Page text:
By Cary Springfield – firstname.lastname@example.org
By the end of 2012, Brazil was widely regarded as being among the premier locations for private banking. The 2012 World Wealth Report by Capgemini and RBC Wealth Management asserted that Brazil was producing high-net-worth individuals (HNWIs)—those with at least $1 million in investable assets—at a faster rate than most countries, including China, with an additional 10,000 multi-millionaires having emerged in 2011. As a result of such rapid wealth creation, private banking in the country experienced a major shot in the arm. Data from the Brazilian Financial and Capital Markets Association, ANBIMA, calculated that total assets under management (AUM) of local private banks in Brazil grew by 22 percent per year between 2010 and 2012 to reach 527 billion reais by the end of 2012: a near-doubling of the amount invested in private banks was experienced in just three years. Such remarkable growth inspired private-banking giants such as Credit Suisse, Julius Baer and UBS to expand business operations in Latin America’s biggest private-banking market.
Given that many of the world’s economies in 2012 were still feeling the effects of the global financial crisis, wealthy Brazilians were more comfortable investing their money domestically, with some estimates suggesting that 95 percent of new wealth being generated was staying within the country’s borders. By 2013, the country was deemed as the largest and fastest-growing onshore wealth-management market in Latin America, and Brazil came to represent more than 40 percent of the region’s onshore and offshore wealth-management industry.
Private banking hamstrung by economic stagnation
Following such explosive growth rates, however, Brazil experienced some major economic woes that have had significant implications for private banking. Wealthy Brazilians, who once kept the majority of their assets within the country’s borders and invested domestically, are now sending more of their wealth overseas due to a combination of economic stagnation and political instability over the past 12 months or so. Between 2004 and 2011, Brazil’s economy grew at an average 4.3 percent per year before growth began to rapidly decelerate. Last year, GDP grew by a mere 0.7 percent, while the first three-month period of 2015 has already seen negative growth of -1.6 percent on last year’s first quarter.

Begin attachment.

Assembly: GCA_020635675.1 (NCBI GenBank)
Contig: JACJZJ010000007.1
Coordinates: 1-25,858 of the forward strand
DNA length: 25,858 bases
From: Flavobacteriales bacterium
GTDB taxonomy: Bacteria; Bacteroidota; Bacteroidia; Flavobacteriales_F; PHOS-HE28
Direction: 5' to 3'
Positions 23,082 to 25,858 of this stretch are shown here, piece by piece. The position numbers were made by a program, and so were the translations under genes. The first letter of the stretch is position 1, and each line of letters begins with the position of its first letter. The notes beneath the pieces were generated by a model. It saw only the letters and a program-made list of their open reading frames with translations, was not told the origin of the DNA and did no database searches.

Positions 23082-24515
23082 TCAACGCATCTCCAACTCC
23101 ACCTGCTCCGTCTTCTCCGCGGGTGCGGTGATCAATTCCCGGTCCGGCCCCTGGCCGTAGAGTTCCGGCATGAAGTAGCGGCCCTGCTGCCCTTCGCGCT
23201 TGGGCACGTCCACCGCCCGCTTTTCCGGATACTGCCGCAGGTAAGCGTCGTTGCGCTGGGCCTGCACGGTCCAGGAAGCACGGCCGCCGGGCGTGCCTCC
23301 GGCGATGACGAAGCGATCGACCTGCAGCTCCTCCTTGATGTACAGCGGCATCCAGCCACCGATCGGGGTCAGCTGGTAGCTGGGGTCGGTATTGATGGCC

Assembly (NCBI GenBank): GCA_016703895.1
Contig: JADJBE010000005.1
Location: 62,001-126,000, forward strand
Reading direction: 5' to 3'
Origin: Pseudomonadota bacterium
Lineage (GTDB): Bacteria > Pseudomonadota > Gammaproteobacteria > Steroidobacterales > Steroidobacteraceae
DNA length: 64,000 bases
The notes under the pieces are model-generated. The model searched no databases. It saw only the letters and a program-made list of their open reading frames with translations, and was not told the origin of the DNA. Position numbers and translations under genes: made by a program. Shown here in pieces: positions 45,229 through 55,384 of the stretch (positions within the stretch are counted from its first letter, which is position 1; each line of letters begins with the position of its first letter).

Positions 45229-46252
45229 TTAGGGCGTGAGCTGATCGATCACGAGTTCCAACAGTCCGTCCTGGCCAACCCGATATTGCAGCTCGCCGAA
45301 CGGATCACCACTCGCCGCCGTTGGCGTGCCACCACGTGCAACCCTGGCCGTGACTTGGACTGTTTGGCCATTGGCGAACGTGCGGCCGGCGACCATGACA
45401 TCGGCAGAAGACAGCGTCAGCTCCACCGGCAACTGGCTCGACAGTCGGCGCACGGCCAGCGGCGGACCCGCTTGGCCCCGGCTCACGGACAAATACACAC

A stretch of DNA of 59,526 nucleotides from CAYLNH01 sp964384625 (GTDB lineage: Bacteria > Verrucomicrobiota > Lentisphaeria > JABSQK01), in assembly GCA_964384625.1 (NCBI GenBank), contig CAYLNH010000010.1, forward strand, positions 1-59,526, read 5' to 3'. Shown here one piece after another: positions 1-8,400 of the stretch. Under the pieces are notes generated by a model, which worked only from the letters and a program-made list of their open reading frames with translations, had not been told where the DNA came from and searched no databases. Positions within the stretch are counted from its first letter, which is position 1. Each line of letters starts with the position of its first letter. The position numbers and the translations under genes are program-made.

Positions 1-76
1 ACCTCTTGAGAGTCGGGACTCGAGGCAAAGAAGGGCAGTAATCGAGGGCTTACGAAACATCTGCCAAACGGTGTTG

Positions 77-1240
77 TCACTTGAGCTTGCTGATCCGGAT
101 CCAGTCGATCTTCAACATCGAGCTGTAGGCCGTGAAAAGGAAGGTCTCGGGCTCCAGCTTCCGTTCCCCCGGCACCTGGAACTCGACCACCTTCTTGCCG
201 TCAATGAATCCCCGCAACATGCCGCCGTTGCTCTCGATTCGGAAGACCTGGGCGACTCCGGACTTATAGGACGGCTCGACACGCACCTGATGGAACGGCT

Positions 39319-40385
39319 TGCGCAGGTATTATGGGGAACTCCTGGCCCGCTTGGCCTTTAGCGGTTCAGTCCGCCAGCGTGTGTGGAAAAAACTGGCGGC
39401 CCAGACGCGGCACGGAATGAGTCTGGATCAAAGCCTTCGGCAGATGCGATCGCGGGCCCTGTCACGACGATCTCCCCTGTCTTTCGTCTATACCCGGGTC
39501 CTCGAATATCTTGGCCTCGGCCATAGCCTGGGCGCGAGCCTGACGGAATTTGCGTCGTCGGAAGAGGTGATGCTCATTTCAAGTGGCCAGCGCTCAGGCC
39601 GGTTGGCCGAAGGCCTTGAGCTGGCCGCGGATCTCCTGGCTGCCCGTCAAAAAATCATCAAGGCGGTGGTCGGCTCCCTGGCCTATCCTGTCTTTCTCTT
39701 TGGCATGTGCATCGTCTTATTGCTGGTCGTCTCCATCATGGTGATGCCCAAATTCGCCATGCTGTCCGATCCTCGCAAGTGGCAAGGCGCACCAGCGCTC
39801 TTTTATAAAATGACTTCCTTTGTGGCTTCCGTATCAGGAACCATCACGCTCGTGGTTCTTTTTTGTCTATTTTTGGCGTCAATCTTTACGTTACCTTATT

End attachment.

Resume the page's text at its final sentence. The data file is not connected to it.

The economic and fiscal policies adopted during President Dilma Rousseff’s first term are often cited when explaining why Brazil’s economy has come to a standstill—interest rates were cut during times of accelerating inflation, government spending was hiked when tax revenue was falling, and consumption was encouraged despite the strain that the country was experiencing from a credit-led consumer boom. The plunge in oil prices and agricultural commodities such as coffee, of which Brazil produces about one-third of the world’s output, has exacerbated the fall more recently and has been underpinned by waning demand for commodities from China, its biggest trading partner. Moreover, Brazil’s biggest company, oil producer Petroleo Brasileiro (Petrobras), has been rocked by a major corruption scandal in which several in Rousseff’s government were involved. Indeed, having served as chair of Petrobras from 2003 to 2010, Rousseff’s own reputation has been significantly tarnished. In February, Petrobras was downgraded to junk-bond status by ratings agency Moody’s, and many expect Brazil to lose its sovereign investment-grade status in the near future. Business confidence, therefore, has been dealt a severe blow that has led to a sizeable degree of capital flight. Indeed, equity markets fell by 17 percent in 2014, which RBC and Capgemini cited as being the main contributor to a 6.4-percent decline in Brazil’s HNWI population, as well as a 1.4-percent fall in total HNWI wealth during the year, as stated in their 2015 World Wealth Report.
Currency depreciation and regulatory changes spurring offshore investment
As far as the effects on Brazil’s private banking is concerned, perhaps the most concerning factor has been the weakening of its currency. Over the last year, the real has fallen by more than 40 percent against the US dollar, hitting a 12-year low on March 20:
The currency decline has induced much fear among Brazil’s wealthy on the expectation that further depreciation will continue to reduce the value of their wealth in the context of a global marketplace. Thus, they are now seeking safe havens abroad. Rogerio Pessoa, co-head of wealth management at BTG Pactual, believes that the current situation is similar to what was experienced in the 1980s and 1990s, when poor growth and high inflation led to an exodus of funds from the country. At that time, 20 to 30 percent of Brazilians’ wealth was invested in dollars, according to Pessoa, who believes that Brazil is “seeing a return to those kinds of levels now. It’s a process of normalisation”.